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19th Century MLB team names

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  • 19th Century MLB team names

    Do you generally agree with BR on this? Or do you have any major discrepancies with any teams?

  • #2
    I'm always shocked that they even have stats on some of these teams.
    "(Shoeless Joe Jackson's fall from grace is one of the real tragedies of baseball. I always thought he was more sinned against than sinning." -- Connie Mack

    "I have the ultimate respect for Whitesox fans. They were as miserable as the Cubs and Redsox fans ever were but always had the good decency to keep it to themselves. And when they finally won the World Series, they celebrated without annoying every other fan in the country."--Jim Caple, ESPN (Jan. 12, 2011)


    • #3
      Doesn't help much.

      I'm looking for some things like what were the Ruby Legs (Worcester) really called at the time, etc.


      • #4
        The names in baseball-reference (which apparently are from some other standard database) are wildly unreliable well into the 20th century. They are based on a false assumption about how team names and nicknames worked, anachronistically projecting the modern system long before it developed.

        What was the Worcester team actually called? The vast majority of the time, it was "Worcester" in box scores or "the Worcesters" in narrative text. More colorful nicknames were occasionally used by newspaper writers seeking to punch their prose up a bit, but there was no consistency to these nicknames, and they weren't especially common. This was the pattern for most National League teams. American Association teams more often had official colorful names (e.g. "Athletics of Philadelphia"), but even in the AA this was not universal.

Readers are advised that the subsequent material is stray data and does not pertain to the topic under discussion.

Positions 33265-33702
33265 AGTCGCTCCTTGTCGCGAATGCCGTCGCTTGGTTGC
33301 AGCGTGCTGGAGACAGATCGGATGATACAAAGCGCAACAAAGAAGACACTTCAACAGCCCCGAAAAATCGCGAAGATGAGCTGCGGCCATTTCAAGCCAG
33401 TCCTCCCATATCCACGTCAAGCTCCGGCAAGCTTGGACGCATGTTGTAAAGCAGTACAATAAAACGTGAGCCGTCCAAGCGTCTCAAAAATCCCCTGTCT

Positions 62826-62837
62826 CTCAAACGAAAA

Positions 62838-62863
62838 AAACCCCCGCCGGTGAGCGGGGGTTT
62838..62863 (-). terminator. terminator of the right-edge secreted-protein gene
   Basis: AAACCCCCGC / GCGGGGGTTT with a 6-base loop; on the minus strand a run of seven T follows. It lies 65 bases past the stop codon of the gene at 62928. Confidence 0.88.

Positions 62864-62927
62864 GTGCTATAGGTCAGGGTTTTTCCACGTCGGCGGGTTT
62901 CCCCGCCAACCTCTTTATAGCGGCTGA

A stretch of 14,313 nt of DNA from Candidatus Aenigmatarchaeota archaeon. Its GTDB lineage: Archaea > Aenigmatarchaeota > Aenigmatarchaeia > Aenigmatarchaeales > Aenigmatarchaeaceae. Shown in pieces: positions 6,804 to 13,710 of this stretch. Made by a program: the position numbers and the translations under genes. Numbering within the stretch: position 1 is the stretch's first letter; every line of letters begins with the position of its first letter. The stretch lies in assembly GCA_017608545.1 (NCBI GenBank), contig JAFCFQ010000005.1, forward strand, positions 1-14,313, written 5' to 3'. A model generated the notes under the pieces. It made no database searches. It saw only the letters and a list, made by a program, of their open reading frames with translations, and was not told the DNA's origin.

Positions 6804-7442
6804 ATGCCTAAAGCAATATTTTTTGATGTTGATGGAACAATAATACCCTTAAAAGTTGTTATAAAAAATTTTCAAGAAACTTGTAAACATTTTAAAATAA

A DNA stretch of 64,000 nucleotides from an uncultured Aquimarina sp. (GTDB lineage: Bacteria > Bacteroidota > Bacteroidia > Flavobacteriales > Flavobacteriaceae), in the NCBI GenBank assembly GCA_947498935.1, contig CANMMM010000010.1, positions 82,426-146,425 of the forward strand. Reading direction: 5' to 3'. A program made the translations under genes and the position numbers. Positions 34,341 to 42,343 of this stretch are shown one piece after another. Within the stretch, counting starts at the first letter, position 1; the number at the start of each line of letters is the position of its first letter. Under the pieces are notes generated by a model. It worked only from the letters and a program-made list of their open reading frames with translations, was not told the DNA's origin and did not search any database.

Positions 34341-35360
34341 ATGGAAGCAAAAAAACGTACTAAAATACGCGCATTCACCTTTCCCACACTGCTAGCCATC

So far as I can tell, some researcher at some point went through old newspapers and tried to identify a standard nickname for each team each year. It simply didn't work like that, and the results are not pretty. The most frequent resulting problem is that some passing use gets enshrined in modern sources as the team's quasi-official name. In at least one case, the result is pure fantasy: there is no known instance of the 1877 Bostons being called the "Red Caps". This is a useful canary-in-the-coal-mine indicator: when I see a modern writer call the Bostons the "Red Caps" I know his research skills are weak. (Then there is the bad habit of calling early baseball spectators "cranks". But I digress.)


        • #5
          It was quite a contrast between Major League team nicknames and minor league, semipro, and town team nicknames. Small town newspapers latched onto a nickname and that was the name everyone called the team. The nicknames ranged from uniform colors, fire ladder companies, local industries, or even the names of the team founder. If a team didn't have a nickname then the papers addressed them as simply their town name + apostrophe "s". One of my favorite nicknames was the Taylor Bashi Bazouks, the nickname referring to turmoil in the Middle East during the 19th Century.
          "He's tougher than a railroad sandwich."
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